The Alaska Supreme Court has struck down a state commission’s denial of death benefits to the same-sex partner of an Anchorage hotel manager slain nearly three years ago on the basis of a same-sex marriage ban, saying it violated the Alaska Constitution.

Deborah Harris had requested death benefits from the Millennium Alaskan Hotel after her longtime partner, Kerry Fadely, was shot to death on Oct. 29, 2011. Former hotel employee Javier Martinez, who faces a first-degree state murder charge in Fadely’s death, has been sentenced to 65 years on separate federal immigration charges.

Both the Alaska Workers’ Compensation Board and the Alaska Workers’ Compensation Appeals Commission denied Harris’s request, citing the state’s same-sex marriage ban. Harris appealed the appeals board decision to the state’s highest court, arguing that the denial of Fadely’s death benefits was discriminatory because she and Fadely would have gotten married if they could do so under state law.

In its unanimous 17-page Friday ruling (PDF), the court’s five justices agreed with Harris’s position, saying that the same-sex marriage ban passed by Alaska voters in 1998 did not preclude the awarding of benefits to same-sex couples. It also found that language in the Alaska Workers’ Compensation Act, which grants death benefits to widows and widowers, was discriminatory.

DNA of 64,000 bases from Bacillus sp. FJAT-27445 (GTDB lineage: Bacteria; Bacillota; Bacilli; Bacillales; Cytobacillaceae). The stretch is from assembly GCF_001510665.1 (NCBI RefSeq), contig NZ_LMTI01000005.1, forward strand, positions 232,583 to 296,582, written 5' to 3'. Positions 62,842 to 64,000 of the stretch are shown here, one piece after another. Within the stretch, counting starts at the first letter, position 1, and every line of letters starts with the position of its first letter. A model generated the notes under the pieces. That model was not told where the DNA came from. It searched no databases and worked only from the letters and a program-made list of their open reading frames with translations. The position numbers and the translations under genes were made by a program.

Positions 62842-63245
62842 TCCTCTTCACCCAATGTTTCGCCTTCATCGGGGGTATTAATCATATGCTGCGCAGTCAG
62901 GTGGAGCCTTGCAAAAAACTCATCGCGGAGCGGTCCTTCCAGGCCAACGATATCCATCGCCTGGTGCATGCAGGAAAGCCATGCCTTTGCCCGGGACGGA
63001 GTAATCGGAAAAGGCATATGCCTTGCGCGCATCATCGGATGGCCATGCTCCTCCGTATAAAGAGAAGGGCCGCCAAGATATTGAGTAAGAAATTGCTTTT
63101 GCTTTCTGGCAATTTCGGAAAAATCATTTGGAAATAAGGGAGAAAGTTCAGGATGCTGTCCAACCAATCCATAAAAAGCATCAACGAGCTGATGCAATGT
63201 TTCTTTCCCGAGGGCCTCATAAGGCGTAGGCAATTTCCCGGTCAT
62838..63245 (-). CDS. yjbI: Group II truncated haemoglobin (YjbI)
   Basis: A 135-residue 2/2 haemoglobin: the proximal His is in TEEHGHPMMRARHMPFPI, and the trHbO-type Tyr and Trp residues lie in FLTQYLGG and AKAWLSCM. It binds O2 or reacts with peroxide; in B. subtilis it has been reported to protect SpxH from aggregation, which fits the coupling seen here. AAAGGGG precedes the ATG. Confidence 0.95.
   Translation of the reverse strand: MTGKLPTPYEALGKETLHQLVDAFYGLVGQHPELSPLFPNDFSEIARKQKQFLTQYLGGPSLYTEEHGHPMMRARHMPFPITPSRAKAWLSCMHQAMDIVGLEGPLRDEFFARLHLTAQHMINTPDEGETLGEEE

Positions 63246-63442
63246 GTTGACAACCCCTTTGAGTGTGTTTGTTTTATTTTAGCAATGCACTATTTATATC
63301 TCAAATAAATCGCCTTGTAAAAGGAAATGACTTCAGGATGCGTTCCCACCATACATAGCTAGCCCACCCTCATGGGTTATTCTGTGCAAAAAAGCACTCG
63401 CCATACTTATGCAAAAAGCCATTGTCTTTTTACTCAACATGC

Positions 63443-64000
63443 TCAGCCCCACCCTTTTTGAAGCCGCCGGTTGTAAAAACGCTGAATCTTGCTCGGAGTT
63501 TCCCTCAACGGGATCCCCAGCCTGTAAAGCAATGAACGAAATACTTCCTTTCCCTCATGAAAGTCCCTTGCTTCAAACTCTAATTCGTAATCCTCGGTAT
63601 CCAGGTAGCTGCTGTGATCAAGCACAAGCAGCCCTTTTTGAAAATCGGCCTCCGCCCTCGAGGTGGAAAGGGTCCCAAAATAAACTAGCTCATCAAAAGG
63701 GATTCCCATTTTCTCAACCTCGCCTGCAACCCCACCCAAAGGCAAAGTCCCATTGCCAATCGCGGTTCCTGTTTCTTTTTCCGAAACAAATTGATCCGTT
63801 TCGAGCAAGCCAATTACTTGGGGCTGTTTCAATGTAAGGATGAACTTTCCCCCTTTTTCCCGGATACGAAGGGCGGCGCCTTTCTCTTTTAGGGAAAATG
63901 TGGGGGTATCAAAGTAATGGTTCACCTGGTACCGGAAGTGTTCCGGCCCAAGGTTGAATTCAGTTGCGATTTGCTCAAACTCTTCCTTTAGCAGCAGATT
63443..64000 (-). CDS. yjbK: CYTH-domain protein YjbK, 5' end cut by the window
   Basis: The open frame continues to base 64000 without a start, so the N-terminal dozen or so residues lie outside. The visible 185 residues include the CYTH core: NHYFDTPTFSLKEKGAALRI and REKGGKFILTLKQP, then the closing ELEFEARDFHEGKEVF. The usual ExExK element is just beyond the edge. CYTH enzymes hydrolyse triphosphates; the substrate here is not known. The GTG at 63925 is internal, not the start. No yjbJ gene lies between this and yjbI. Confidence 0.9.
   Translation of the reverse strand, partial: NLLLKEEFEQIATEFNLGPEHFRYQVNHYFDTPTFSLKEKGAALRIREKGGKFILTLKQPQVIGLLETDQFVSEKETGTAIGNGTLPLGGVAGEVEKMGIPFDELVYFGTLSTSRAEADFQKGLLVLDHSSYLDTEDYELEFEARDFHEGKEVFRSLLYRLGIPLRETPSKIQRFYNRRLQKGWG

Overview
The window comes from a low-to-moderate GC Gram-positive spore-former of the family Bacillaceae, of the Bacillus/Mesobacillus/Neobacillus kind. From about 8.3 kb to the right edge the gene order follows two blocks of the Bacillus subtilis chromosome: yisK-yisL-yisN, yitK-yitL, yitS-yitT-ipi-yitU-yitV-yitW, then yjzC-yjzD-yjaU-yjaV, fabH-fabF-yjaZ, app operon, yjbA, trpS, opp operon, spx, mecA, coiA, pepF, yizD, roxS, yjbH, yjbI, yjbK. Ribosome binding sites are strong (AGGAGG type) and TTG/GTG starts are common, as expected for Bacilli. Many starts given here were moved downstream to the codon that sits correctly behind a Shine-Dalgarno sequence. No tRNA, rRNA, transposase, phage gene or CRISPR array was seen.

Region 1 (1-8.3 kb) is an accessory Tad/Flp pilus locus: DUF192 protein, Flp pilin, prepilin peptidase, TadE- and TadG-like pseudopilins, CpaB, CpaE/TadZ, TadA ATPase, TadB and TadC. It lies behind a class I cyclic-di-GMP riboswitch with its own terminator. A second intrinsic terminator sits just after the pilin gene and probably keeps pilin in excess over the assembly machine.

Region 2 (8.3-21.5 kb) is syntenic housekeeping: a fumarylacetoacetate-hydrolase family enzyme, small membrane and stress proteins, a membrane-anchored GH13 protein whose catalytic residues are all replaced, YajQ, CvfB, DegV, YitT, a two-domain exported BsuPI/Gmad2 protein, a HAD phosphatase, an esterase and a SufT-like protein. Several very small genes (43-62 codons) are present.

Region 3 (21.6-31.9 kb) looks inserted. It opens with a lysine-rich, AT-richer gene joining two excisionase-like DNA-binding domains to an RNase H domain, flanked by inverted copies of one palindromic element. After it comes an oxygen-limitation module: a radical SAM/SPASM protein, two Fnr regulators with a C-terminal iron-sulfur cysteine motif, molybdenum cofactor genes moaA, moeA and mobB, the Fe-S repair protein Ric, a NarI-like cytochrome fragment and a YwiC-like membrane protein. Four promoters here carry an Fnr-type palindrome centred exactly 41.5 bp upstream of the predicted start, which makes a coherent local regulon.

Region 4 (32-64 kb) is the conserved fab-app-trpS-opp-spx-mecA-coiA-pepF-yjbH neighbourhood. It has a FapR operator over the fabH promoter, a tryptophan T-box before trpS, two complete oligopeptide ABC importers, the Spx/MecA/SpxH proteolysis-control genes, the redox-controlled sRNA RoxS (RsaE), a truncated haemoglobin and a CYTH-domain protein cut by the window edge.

The court likens its decision to that in State v. Schmidt, where justices overturned a state law which granted property-tax exemptions to only married couples.

“Like the tax-exemption statute in Schmidt, the workers’ compensation statute creates a classification between married and unmarried couples,” the court wrote. “And, as in Schmidt, the statute and Marriage Amendment together prevent same-sex couples from obtaining workers’ compensation benefits to the same extent as married couples because same-sex couples are precluded from marrying in Alaska or having their out-of-state marriages recognized.”

The decision vacates the commission’s ruling, remanding the matter of Fadely’s death benefits to the body for “further proceedings consistent with this opinion.”

In a statement from Lambda Legal, a legal rights organization for lesbian, bisexual, gay and transgendered rights, Harris’s co-counsel Eric Croft hailed Friday’s decision.

“Today’s ruling is an important step in the right direction for same-sex couples in Alaska,” Croft said in the statement. “The state made an already tragic situation that much more devastating for Debbie. In an instant, her life crumbled around her. This ruling is the first step in allowing Debbie to begin to rebuild her life and in protecting all Alaskan same-sex couples and their families.”

Attorneys for the Millennium Alaskan Hotel declined comment on the decision Friday.

This is a developing story. Please check and the Channel 2 newscasts for updates.